Given that the cartridge is a lot fatter than 5.7x28, I assume that the mag capacity would be somewhere around 30, but it would be thicker. 

I would suggest an integrated moderator, swallowing a lot of bang and some of the recoil. Add a folding stock and call it a PDW ;)

This could be - with a bit of difficulty - carried in a thigh holster. Now I get that this is probably not for the US, since the M4 probably fills this role as long as there are billions of rounds of 5.56 available.


From: smg762


It would struggle to reach 1500j in a PDW barrel.  The 300blackout has that energy in short barrels,  but this is because theres more swept volume due to wider and far heavier bullets. 

Slimmer caliber equals low short barrel energies. 

If you did reach those energies you'd want a fairly hefty barrel for any controllability.  The Sig rattler is a tiny 300black gun and it has a  real heavy barrel. 

You earlier mentioned ogive length.  A 6. 5 round in a 40mm OAL will be very short-for-caliber in terms of bullet length.  Whatever a ballistic calculator might be telling you,  I can assure you that 300m would see a massive drop in retained energy. 

Why not use an MP5 shape with reverse feeding or a mini bullpup. For a small reduction in clip size you could have a longer round.  In a far smaller gun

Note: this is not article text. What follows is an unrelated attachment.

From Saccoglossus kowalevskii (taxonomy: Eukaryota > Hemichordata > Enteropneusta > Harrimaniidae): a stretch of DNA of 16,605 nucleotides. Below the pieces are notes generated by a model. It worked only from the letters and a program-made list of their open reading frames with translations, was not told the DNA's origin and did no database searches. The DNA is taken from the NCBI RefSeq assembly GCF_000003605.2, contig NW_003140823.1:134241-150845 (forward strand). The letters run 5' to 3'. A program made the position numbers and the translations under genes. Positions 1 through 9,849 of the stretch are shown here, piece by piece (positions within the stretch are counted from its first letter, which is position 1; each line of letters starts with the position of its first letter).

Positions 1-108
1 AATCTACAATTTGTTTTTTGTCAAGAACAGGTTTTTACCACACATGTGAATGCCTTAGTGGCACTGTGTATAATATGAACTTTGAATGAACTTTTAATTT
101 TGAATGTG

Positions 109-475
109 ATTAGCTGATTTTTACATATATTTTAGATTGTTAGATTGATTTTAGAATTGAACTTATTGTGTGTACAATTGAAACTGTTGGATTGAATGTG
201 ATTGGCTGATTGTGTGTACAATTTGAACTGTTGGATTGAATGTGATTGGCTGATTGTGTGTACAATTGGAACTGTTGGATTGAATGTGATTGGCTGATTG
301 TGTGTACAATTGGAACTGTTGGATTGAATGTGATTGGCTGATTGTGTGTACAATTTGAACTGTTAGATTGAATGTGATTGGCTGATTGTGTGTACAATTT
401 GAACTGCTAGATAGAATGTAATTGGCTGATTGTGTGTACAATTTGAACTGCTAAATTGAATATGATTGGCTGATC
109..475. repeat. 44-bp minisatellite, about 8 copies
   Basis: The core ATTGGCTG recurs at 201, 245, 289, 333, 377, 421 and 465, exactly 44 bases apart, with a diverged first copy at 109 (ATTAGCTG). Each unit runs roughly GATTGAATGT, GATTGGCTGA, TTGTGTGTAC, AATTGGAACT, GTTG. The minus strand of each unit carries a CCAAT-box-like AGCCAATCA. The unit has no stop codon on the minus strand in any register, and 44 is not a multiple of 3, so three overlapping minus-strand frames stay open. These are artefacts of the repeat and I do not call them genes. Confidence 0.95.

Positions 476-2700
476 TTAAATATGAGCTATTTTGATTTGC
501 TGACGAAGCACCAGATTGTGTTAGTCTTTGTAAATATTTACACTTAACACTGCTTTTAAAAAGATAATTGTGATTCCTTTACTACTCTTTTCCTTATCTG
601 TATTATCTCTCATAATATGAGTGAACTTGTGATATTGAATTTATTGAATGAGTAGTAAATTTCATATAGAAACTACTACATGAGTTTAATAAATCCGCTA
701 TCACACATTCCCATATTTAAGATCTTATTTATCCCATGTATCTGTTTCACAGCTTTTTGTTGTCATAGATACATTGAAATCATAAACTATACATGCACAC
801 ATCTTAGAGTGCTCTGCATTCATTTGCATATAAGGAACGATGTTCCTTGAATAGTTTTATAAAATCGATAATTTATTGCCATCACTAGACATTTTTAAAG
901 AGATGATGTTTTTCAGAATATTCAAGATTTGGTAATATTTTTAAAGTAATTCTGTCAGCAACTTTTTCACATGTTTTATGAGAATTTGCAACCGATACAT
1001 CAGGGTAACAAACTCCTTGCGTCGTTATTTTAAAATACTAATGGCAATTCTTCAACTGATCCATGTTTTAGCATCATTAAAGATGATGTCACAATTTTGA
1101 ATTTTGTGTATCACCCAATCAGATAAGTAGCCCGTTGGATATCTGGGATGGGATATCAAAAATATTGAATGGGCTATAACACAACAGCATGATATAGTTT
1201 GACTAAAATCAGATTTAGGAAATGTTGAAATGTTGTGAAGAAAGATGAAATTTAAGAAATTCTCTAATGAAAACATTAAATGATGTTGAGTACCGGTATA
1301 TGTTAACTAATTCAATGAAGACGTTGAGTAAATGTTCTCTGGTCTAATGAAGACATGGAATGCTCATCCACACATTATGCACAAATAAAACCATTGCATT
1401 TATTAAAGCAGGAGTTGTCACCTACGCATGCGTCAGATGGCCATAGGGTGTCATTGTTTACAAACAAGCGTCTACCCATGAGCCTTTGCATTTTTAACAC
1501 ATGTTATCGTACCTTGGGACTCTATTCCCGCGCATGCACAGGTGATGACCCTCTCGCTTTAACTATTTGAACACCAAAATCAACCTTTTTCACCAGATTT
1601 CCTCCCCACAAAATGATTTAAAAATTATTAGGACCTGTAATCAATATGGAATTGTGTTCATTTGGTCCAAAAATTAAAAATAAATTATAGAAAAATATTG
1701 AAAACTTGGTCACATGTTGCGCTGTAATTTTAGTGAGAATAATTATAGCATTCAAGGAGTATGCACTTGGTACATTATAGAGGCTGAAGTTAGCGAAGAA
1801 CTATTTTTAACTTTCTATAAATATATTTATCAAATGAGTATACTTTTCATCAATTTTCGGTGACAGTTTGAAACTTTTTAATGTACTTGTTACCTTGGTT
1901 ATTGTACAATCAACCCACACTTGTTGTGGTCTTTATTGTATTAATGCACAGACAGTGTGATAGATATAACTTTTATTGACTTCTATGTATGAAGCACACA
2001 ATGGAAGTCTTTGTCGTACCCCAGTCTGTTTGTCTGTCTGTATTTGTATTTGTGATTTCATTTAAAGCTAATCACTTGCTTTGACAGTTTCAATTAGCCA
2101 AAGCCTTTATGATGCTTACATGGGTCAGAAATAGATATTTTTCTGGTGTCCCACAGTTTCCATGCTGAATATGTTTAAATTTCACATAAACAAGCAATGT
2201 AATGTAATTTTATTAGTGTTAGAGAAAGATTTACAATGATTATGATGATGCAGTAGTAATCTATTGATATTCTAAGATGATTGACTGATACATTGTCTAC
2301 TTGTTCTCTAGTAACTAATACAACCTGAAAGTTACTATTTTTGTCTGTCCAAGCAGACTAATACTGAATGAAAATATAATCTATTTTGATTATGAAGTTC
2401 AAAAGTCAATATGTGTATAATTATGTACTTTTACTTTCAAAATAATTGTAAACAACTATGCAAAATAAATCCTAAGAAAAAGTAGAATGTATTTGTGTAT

From: renatohm


He's using a sabot.

You could also use the 6.5 CBJ, for that matter.

Point is, PDW is somewhat loosely defined - the way I see it, PDW is something a non-rifleman (REMF) uses to fight his way to a rifle, so it has to be somewhat effective up to some 20 meters at most.

One must take into consideration the fact that REMF aren't trained well enough to consistently hit anything far away, so a handgun is as good as anything else.

M1 Carbine was a brilliant exception - for a multitude of reasons, including historical moment, it was actually much closer to an assault rifle than to a PDW - but don't expect other weapons to repeat that feat.

You mentioned the Rattler, and you're correct in one thing - a weapon that won't offer significantly better external ballistics from a significantly smaller package is doomed to fail just like the P90 and MP7 have (in the PDW role, that is).


From: graylion


renatohm said:

He's using a sabot.